2. How do you think makeup helps you to stay positive during difficult times?
> Ageing itself is a difficult time, regardless of circumstances. I used to think I looked OK until I hit 65,when everything went downhill fast. I couldn't bear to look at my face in the mirror (not when wearing glasses or contact lenses, anyway). My skin had lost all colour, my islands of sun damage had merged to form continents, my lips and eyebrows disappeared, and I developed awful purple patches under my eyes. I'd never worn much makeup until this year, as I didn't really know how and wanted to avoid looking like a badly plastered wall. Mutton as lamb etc. LFF products and tutorials were a revelation. I can look at myself in the mirror again - and smile. Even with my contacts in!
> As I reached retirement and then afterwards I began to feel as if I was disappearing into thin air. I felt as if I contributed nothing and was insignificant. Wearing - even just a little - makeup daily made me feel like the light inside me hadn’t actually gone out, but that there was still an ember which I could stoke and which would grow stronger. It makes me feel human again.
> Difficult times require a determined and confident mindset. Putting on makeup is a significant part in the process of becoming that person.
> Even if you're not facing the world, it helps you face yourself. The whole ethos of LFF has helped me reframe getting older.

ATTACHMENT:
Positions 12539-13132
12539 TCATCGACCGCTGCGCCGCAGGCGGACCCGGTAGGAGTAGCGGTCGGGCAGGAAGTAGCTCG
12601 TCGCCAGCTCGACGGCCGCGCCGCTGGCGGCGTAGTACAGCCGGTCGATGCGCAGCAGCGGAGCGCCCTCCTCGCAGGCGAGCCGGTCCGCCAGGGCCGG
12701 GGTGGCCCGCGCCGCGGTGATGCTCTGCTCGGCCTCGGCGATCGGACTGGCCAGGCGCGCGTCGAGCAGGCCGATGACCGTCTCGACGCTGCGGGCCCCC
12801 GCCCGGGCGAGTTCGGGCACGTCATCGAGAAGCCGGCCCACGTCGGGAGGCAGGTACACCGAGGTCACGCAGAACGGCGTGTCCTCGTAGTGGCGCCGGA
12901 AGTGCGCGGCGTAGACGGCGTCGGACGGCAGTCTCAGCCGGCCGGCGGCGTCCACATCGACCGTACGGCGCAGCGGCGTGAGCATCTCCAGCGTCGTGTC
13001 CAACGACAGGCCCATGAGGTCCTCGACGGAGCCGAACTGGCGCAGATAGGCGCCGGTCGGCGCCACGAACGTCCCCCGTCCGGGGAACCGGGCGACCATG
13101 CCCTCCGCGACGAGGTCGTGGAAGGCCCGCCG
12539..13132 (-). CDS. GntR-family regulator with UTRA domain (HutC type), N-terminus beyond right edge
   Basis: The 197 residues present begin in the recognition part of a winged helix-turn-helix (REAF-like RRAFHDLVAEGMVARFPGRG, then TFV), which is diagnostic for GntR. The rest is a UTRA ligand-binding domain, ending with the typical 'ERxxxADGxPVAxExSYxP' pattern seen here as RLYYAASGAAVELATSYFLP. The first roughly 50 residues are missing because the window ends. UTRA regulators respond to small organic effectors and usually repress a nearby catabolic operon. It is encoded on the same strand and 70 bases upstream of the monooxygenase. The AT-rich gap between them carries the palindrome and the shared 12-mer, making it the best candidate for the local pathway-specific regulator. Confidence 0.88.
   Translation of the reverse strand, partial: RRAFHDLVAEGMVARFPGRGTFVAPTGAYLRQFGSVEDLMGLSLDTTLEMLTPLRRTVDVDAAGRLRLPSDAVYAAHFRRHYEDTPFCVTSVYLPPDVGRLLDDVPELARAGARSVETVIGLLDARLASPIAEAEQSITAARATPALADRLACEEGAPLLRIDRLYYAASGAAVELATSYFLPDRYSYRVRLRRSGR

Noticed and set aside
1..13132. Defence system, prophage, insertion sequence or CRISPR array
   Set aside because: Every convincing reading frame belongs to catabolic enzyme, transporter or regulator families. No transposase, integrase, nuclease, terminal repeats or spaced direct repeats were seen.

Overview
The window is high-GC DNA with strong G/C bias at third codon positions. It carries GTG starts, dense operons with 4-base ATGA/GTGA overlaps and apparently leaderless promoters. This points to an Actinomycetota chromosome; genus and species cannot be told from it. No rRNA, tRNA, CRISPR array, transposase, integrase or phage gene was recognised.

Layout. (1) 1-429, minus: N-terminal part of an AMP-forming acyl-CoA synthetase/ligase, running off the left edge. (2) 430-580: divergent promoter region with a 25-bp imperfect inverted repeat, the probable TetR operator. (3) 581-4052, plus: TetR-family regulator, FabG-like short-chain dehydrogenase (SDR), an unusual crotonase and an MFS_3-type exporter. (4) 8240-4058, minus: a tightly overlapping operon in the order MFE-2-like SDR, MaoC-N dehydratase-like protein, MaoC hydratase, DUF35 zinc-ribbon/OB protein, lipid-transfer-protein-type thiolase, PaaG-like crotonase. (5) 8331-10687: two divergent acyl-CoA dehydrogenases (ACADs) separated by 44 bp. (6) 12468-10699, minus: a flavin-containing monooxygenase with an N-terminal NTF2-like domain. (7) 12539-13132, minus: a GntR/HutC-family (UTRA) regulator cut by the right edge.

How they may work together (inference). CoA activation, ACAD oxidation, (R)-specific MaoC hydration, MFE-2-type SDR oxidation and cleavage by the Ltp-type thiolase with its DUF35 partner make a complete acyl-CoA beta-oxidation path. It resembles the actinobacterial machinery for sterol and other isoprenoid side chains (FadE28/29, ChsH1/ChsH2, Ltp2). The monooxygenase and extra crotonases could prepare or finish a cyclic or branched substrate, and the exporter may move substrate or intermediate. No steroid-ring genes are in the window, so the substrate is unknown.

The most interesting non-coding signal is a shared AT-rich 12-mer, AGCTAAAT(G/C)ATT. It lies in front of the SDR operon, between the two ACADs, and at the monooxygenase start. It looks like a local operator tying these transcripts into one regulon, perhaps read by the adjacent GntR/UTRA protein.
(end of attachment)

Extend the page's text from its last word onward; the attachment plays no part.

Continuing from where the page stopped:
> I also find people listen to me more if I go to appointments made up. My son made a serious attempt to commit suicide on Boxing Day last year and required three hours of surgery. He was discharged into my care with no support 24 hours later. No one listened to me then when I asked questions, but if I put on my makeup and wear smarter clothes I am noticed more.
Again, This is a very small selection chosen at random. If you would like to read more of the 1000+ responses, please click here.
I can’t begin to tell you the positive impact that reading this research has had on my own confidence and morale. Who would have thought that my personal frustrations with the ageist attitudes of the beauty industry would inspire something that would resonate so powerfully with so many like-minded women? To say that it is a vindication for the fact that I launched Look Fabulous Forever on a wing and a prayer would be an under-statement. To that man at the Luxury Makeup Brand I would now say: “Please read this research. You are so blinded by your own misogyny and the ageist assumptions engrained throughout the beauty industry that you cannot understand that we older women may also love makeup and wear it for a myriad of quite complex reasons. First and foremost we do so in order to please ourselves, but we also acknowledge that it changes how people perceive and treat us for the better. So, Mr Luxury Makeup Brand, that is why I’m launching Look Fabulous Forever and why I am very confident that I will have the last laugh.”
Do leave any further comments below. I read them every Sunday and so enjoy hearing your views, as do the others who read my blog every week.
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Monday 5th December
Monday 5th December
Makeup Magic: Our Christmas Party!
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Day: Monday 5th December
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Monday 5th December